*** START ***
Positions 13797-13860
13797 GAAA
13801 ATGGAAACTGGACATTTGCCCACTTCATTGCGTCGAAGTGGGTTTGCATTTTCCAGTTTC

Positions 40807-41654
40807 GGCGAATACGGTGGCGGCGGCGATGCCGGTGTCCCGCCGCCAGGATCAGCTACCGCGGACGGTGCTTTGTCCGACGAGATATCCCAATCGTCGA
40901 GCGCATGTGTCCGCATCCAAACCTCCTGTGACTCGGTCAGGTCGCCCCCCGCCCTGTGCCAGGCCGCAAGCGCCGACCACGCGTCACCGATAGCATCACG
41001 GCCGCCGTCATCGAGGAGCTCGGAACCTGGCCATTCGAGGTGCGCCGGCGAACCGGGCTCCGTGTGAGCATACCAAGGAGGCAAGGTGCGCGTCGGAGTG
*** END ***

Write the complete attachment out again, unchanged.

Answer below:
Positions 13797-13860
13797 GAAA
13801 ATGGAAACTGGACATTTGCCCACTTCATTGCGTCGAAGTGGGTTTGCATTTTCCAGTTTC

Positions 40807-41654
40807 GGCGAATACGGTGGCGGCGGCGATGCCGGTGTCCCGCCGCCAGGATCAGCTACCGCGGACGGTGCTTTGTCCGACGAGATATCCCAATCGTCGA
40901 GCGCATGTGTCCGCATCCAAACCTCCTGTGACTCGGTCAGGTCGCCCCCCGCCCTGTGCCAGGCCGCAAGCGCCGACCACGCGTCACCGATAGCATCACG
41001 GCCGCCGTCATCGAGGAGCTCGGAACCTGGCCATTCGAGGTGCGCCGGCGAACCGGGCTCCGTGTGAGCATACCAAGGAGGCAAGGTGCGCGTCGGAGTG